I am still proud and happy to be not only an American, but living here. Does it mean my head is in the sand? No. I keep learning. I keep examining. Could I be comfortable in Sweden or Germany or Hong Kong? Yes, I believe so. But, right now, I am comfortable here. And I want to be here. Life is what you make it. I can still build a community, compost my food, eat locally, and spend time with the ones I love…if I so choose.
My New Jersey
And not only did I feel bad for some of the positives, I felt bad for poor lambasted New Jersey, the state I’m from, and the state I’m returning to, to be with someone I love. She made a quick uncomplimentary remark because they were staying near a highway with lots of traffic, billboards; which NJ has, but so does every state if that’s all you see. New Jersey gets such a bad rap and it’s funny, because much of it is so beautiful — from the Appalachian Mountains in the west, to all the glacial lakes in the north, to the many charming colonial towns, to the forests, wetlands, and beautiful, natural beaches that are nothing like the “Jersey Shore” of reality-TV fame. I was happy to see many come to Jersey’s defense in the comments. Since I moved away 2o years ago, I’ve always come to NJ’s defense. Probably because my NJ, the part that I grew up in is quite idyllic, green, hilly, and lovely.
I guess the post made me feel bad, because then I questioned myself. Am I going back to a life I escaped? Am I caving in and conforming? Am I still able to examine my life and what I’m contributing to the world and those around me? Am I being too philosophical and analytical?? 🙂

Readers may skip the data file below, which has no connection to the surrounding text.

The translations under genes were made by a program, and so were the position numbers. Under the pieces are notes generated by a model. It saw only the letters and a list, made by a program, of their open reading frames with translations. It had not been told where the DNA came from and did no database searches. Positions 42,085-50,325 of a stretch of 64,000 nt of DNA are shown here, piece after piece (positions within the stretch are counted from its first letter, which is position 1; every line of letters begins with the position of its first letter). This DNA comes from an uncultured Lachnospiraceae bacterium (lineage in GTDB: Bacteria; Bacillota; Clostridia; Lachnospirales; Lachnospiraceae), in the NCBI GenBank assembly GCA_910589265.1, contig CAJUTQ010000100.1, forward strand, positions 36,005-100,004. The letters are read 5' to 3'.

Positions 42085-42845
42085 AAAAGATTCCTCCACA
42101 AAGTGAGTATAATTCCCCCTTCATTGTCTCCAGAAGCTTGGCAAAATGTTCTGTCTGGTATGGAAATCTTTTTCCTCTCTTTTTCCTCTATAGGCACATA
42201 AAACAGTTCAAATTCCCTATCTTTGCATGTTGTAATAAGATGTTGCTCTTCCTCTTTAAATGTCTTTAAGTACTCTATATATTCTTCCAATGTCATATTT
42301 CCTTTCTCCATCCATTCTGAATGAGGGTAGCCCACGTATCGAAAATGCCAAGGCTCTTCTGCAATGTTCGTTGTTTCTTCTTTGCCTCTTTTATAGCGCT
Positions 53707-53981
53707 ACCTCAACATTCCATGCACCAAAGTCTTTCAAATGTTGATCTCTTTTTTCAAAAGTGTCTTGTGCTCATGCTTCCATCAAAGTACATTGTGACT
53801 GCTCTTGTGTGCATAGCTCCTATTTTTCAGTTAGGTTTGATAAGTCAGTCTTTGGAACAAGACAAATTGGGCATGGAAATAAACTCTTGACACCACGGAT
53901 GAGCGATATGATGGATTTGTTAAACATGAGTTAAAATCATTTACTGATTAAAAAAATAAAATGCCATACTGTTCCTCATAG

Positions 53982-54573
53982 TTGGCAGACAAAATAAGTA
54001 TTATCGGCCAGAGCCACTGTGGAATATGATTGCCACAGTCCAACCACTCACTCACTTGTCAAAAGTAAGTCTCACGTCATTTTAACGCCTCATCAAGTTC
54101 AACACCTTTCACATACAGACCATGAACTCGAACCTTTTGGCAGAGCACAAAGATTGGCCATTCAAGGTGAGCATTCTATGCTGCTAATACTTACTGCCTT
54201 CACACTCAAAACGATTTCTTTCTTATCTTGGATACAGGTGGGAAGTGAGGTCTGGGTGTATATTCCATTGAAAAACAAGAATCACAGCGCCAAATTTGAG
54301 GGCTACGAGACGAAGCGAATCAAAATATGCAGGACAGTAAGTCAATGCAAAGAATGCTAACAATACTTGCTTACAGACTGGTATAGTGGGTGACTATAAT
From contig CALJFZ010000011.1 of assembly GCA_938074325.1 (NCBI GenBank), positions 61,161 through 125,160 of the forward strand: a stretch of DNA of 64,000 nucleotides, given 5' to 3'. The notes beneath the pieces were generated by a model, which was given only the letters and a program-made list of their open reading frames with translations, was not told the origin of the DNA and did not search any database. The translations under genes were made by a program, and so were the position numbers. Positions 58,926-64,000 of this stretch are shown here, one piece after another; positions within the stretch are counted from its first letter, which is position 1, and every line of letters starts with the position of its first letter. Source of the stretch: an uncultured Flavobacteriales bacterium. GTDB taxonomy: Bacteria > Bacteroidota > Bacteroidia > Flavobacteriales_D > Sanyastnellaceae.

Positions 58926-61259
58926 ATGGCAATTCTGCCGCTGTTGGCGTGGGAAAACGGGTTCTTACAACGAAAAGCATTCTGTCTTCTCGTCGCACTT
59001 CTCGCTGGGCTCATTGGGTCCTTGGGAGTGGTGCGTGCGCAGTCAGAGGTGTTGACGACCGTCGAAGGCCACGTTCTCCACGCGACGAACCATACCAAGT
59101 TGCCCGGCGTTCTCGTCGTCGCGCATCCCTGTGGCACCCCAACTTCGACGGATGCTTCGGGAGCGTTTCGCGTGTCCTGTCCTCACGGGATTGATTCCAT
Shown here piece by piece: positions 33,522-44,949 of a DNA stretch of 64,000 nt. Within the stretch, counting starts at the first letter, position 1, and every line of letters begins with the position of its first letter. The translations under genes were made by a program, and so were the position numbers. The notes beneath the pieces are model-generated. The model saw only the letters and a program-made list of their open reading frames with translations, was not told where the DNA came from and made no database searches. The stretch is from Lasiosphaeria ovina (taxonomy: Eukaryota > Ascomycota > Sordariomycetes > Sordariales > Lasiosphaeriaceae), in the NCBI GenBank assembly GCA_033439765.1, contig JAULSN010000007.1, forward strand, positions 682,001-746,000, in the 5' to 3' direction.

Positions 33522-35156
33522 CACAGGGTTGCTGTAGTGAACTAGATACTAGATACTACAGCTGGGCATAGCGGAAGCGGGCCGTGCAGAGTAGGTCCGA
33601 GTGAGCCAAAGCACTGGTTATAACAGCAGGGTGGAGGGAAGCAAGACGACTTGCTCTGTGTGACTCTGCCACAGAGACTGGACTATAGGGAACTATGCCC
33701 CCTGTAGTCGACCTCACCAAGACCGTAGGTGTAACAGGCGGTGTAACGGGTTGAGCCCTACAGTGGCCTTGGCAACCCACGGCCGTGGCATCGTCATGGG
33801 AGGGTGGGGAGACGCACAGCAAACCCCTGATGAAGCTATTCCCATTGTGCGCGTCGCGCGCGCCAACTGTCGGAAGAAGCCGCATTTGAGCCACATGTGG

Then I read through the 100+ of comments (clearly this post struck a cord).
This comment struck a cord with me too as I’ve thought the same thing about our comfort of being buried in an iPhone or sealed off in an air-conditioned vehicle:
When I came back from America after my RTW [Round the World], I remember being so frustrated at air conditioning of all things. I would think WHY ARE PEOPLE HERE SO AFRAID TO FEEL! Do they even realize how comfortable their lives are? WHY DO WE ROLL UP OUR WINDOWS TO EXPERIENCES!? Why do we shut any kind of discomfort out?
The author, Kim, later said this in a comment:
I like this quote from Pema Chondra:
“In life we think that the point is to pass the test or to overcome the problem. The real truth is that things don’t really get solved. They come together for a time, then they fall back apart. Then they come together and fall apart again. It’s just like that.”
It helps me to remember that life is fluid. There is no SOLUTION, per se. It helps me enjoy the times when things have come together and to remember, when things come apart, that this too shall pass.
I’d love for this to simply be a dialogue and a discussion and I want to hear what you think. But I’d really like you to think about it. To examine it and not just give a knee-jerk reaction as I think that is all too often what we do. But what do we say when we examine ourselves and our lives?
Is this just a navel-gazing, “first-world problems” rant? Or is it okay to dissect this here with you, knowing about my good fortune to be born where and when I was, but still want to live with my eyes wide open?
What do you think? Please share your thoughts in the comments.